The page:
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Afghanistan: Taliban Losing, Drug Gangs Winning
   
September 5, 2006: The Taliban Summer offensive is nearly over, as the cold weather begins showing up. Nearly 2,000 have died in the last eight months from the Taliban violence. Most of the dead have been Taliban, most of them Afghans, but about a third Pakistanis and about five percent of them other foreigners. Most of the civilian victims were targeted by the Taliban. These included teachers and other government officials murdered by the Taliban, as part of a terror campaign to gain control over tribes in the south. This has largely backfired, as the Taliban was not strong enough to maintain constant pressure on the tribes. Apparently, the high Taliban death toll is the result of keeping large groups of gunmen in action, as this was the only way to back up the smaller terror squads, in the face of tribal attempts to resist or retaliate. But army and coalition forces would constantly catch the large Taliban groups, and smash them with smart bombs and superior firepower.

September 4, 2006: A suicide car bombing in Kabul hit a NATO convoy, killing one NATO soldier and four civilians. In the south, an American A-10 aircraft, fired on Canadian troops by mistake, killing one of the Canadians, and wounding five others. This is the second time U.S. aircraft have mistakenly attacked Canadian troops in Afghanistan during the last five years. During that time, about 15 percent of the 33 Canadian dead in Afghanistan have been caused by American aircraft.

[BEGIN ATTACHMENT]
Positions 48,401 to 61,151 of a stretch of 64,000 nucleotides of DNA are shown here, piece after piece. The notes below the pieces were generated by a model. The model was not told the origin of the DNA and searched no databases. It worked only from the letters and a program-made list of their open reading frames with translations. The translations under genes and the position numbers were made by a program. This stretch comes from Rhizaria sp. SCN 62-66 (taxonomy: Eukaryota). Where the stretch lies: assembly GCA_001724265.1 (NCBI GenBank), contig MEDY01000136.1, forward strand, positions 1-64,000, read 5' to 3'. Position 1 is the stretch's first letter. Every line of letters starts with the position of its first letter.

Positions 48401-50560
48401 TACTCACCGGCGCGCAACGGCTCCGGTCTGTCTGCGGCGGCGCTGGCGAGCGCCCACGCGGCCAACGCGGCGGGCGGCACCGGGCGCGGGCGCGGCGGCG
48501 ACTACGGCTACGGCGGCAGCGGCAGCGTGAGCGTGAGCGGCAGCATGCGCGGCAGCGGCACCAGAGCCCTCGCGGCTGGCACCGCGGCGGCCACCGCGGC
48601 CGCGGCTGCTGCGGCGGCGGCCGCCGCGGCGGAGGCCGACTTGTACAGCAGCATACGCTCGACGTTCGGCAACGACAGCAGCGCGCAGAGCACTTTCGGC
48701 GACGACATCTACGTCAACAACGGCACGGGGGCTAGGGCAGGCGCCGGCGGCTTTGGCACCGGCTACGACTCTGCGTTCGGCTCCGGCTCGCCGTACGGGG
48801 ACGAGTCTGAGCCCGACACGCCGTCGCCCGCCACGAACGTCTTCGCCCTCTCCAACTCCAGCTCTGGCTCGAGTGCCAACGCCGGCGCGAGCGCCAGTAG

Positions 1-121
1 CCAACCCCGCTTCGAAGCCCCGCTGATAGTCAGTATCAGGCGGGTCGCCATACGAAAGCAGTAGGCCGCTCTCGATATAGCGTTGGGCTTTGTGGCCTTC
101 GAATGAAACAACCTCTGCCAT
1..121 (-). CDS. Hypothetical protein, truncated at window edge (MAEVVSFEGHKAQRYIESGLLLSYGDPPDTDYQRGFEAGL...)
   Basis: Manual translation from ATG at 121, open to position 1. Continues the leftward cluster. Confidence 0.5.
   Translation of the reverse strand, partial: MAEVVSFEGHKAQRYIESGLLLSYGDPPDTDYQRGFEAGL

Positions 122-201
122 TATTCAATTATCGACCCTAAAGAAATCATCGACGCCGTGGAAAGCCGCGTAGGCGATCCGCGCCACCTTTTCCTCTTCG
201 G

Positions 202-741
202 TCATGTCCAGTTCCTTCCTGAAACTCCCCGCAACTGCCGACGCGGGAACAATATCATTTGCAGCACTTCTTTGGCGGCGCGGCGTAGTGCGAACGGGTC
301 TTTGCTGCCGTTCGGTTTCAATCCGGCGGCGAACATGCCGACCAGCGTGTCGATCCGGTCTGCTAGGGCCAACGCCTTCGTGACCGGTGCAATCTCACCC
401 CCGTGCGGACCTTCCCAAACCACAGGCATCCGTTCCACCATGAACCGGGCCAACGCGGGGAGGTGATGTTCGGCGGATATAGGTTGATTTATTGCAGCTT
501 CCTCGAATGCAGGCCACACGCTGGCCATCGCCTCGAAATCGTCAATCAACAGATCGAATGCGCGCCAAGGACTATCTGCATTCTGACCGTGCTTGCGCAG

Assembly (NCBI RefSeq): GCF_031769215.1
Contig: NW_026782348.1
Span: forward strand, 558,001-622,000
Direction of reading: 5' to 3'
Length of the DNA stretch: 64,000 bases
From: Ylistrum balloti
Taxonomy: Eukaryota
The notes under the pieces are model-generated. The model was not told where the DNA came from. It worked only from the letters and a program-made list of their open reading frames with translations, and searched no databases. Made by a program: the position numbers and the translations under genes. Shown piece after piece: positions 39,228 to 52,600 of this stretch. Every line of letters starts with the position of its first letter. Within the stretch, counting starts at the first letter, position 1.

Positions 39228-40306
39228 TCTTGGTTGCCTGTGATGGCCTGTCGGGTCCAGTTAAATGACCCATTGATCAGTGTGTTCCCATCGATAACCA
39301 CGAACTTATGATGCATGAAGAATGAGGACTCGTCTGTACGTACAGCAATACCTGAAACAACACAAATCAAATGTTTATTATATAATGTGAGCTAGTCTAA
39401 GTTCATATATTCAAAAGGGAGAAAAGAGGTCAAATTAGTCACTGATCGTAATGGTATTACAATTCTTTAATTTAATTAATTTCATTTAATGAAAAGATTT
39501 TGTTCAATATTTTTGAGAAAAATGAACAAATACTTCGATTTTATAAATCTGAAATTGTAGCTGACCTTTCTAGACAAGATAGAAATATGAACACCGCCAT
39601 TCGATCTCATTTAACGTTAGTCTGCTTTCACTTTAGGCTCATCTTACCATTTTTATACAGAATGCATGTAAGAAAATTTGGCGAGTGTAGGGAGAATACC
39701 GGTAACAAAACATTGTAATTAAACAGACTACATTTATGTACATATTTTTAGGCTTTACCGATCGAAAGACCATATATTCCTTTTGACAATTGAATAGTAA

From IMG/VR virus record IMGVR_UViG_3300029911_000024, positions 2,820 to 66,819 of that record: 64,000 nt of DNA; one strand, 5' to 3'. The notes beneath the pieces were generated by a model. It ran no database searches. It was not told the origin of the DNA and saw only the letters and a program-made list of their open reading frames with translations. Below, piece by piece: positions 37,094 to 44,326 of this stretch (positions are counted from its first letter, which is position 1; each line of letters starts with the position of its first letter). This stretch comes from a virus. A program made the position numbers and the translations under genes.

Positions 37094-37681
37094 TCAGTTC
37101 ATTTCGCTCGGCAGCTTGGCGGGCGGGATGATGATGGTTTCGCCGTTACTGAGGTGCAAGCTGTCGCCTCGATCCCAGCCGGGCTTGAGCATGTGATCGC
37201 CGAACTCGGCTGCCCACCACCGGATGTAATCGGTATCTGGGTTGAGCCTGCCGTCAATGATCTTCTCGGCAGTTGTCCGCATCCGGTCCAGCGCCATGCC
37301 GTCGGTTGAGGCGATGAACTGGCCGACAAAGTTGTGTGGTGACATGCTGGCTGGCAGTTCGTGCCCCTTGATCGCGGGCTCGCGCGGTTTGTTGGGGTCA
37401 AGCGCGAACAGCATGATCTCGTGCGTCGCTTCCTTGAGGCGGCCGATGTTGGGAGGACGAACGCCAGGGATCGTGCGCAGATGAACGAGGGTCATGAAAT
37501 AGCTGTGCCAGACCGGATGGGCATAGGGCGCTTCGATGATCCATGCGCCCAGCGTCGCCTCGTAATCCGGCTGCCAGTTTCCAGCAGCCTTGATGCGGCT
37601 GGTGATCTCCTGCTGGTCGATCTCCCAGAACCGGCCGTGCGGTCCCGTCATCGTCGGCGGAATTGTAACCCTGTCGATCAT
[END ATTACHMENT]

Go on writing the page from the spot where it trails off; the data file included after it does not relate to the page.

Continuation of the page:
September 3, 2006: Over the weekend, NATO troops near Kandahar (in the west), killed over 200 Taliban, while losing four of their own troops. Nearly a hundred Taliban were captured. This was part of a NATO operation to cripple Taliban forces in the Kandahar area. It appears to have succeeded, as interrogations of captured Taliban showed that this was a major enemy force in the area, and contained many key leaders.

September 2, 2006: Pakistan has been signing truces with rebellious Pushtun tribes on its side of the border, and this has led to a noticeable increase in the number Pakistanis captured or killed fighting with the Taliban in Afghanistan. The additional number of Pakistanis in Afghanistan is not great, perhaps only a few hundred, but these guys have guns and murderous intent, and have hurt Afghans and foreign troops.

September 1, 2006: This years poppy crop (which is used to produce opium and heroin) is 40-50 percent greater than last years, and in excess of current world consumption of heroin. Afghanistan currently supplies about 90 percent of the world supply of heroin, and the drug trade comprises about half the economic activity in the country. This is a greater problem than the Taliban rebels, but the mass media tends to concentrate on the Taliban, because of its connection to the war on terror.

August 31, 2006: The government has announced another anti-corruption campaign. No one expects much to come of it. A Dutch F-16 crashed, because of equipment failure, killing the pilot.

August 29, 2006: Another 18 Taliban were killed when a group of sixty were found. Three of them were captured, the rest dispersed and fled. Denmark is sending some of its commandos to Afghanistan, to assist the 122 Danish troops assigned to the NATO force in southern Afghanistan.